Duncan says it took him “a good four, five years” to “hash out the menu,” which grew to over 200 flavors. In the meantime, Dolcezza grew a following all around the D.C. area. The company will soon have eight brick-and-mortar stores around the capital, including one in Bethesda, Maryland, and one in Fairfax, Virginia. Last year, Duncan and Edelman moved the hub of the operation to a 3,000-square-foot facility in the Union Market, just a block outside the main market building. The new HQ has a tasting room where customers can try the latest gelato flavors made in the open-view kitchen only a couple yards away.
“People can come into our kitchen and see our production, and then eat it in the tasting room—the only stuff we serve is the stuff falling off the line at the moment,” Duncan says. “You can’t one-up the quality.”
And even though the company’s making some 350 gallons a day instead of ten—Dolcezza gelato is served in 120 restaurants and hotels in the area, as well as at the U.S. Senate building, the Smithsonian and other D.C.-area museums, and will soon be available at all 44 Whole Foods in the mid-Atlantic region.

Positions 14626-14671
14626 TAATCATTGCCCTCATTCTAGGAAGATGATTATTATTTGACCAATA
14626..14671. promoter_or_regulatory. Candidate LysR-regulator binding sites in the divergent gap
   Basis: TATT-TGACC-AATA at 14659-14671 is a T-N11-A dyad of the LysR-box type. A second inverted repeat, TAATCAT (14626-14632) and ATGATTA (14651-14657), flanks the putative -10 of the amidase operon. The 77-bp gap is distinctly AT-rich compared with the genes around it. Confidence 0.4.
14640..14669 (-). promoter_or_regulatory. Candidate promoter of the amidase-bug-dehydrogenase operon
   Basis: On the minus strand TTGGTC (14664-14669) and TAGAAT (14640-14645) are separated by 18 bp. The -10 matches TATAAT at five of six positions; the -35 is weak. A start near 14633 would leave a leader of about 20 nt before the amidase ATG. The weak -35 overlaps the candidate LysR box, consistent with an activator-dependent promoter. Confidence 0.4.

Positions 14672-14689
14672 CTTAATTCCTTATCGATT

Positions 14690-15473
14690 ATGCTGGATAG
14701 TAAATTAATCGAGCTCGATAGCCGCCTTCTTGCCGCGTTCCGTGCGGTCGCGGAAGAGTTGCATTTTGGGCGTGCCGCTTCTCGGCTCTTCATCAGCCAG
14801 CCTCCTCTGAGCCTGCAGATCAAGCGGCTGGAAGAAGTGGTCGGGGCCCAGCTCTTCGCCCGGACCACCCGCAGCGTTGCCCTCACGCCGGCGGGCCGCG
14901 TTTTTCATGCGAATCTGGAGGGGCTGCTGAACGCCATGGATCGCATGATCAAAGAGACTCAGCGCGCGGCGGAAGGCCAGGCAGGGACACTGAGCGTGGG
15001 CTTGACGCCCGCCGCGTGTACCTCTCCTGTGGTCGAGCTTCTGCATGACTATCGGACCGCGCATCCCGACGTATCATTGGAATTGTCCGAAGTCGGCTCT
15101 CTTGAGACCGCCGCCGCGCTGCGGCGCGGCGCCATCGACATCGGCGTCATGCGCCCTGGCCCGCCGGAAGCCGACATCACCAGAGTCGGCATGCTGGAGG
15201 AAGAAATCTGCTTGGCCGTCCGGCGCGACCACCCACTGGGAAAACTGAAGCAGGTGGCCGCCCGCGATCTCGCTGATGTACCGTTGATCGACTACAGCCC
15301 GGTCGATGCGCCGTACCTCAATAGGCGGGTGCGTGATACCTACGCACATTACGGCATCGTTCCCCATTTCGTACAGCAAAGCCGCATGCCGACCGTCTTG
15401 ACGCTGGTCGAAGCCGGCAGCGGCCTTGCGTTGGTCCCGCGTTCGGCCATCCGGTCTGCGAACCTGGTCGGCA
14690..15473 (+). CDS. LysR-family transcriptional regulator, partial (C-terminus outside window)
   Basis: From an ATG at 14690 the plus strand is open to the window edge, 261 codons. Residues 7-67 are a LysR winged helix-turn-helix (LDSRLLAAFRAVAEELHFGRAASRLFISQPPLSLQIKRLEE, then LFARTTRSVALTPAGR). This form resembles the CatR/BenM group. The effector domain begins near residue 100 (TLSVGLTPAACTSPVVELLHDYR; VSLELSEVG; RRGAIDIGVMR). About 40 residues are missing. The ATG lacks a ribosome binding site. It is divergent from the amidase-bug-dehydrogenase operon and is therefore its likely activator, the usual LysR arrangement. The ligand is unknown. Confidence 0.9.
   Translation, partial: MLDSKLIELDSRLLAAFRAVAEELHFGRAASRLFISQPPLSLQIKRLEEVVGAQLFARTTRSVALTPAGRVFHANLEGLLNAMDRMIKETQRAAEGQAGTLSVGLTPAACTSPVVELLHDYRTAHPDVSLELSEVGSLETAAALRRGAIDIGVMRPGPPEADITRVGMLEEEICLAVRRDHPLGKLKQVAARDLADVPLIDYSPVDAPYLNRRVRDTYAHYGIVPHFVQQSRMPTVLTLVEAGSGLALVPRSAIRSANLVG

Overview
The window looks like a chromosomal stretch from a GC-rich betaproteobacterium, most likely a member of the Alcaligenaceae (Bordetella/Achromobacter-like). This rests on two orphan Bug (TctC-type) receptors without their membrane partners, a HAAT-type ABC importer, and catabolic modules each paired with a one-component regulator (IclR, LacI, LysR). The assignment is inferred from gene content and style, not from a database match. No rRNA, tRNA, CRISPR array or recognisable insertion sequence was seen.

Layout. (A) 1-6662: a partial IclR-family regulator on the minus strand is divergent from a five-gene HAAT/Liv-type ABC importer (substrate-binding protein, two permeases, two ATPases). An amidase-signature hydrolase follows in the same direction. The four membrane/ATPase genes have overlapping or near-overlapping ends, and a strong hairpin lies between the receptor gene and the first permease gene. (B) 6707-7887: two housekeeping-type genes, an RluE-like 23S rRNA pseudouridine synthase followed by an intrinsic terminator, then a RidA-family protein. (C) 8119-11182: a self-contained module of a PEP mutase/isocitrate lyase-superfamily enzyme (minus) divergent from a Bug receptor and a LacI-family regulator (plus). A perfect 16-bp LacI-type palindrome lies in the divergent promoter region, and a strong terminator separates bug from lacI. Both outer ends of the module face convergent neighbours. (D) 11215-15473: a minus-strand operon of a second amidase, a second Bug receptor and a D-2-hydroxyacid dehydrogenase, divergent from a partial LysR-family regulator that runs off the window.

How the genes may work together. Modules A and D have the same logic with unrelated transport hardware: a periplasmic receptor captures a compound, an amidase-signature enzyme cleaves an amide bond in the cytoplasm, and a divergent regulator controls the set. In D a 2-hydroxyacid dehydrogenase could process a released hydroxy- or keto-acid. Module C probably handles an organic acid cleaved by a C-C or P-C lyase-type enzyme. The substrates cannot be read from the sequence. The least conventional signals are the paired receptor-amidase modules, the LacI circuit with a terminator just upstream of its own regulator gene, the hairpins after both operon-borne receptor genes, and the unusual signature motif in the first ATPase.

Duncan and Edelman conceive of, develop, and make with their own hands. The couple still get many of their ingredients by personally bartering with fellow stand operators at the farmers markets’ they sell at.
“Two days before the market on Thursday we’re calling the farmer and saying, ‘Hey, Zach, can you bring me 50 pounds of crookneck pumpkins and 20 pounds of ginger?'” Duncan says. “And they’ll bring it to the farmers’ market, and at the end of the day we’ll bring it back to the factory.”
It’s a lot of work, but the payoff is worth it, he says.
“There’s a lot of people in the shops who come into eat our gelato,” Duncan says. “And it makes them happy. Really, really happy.”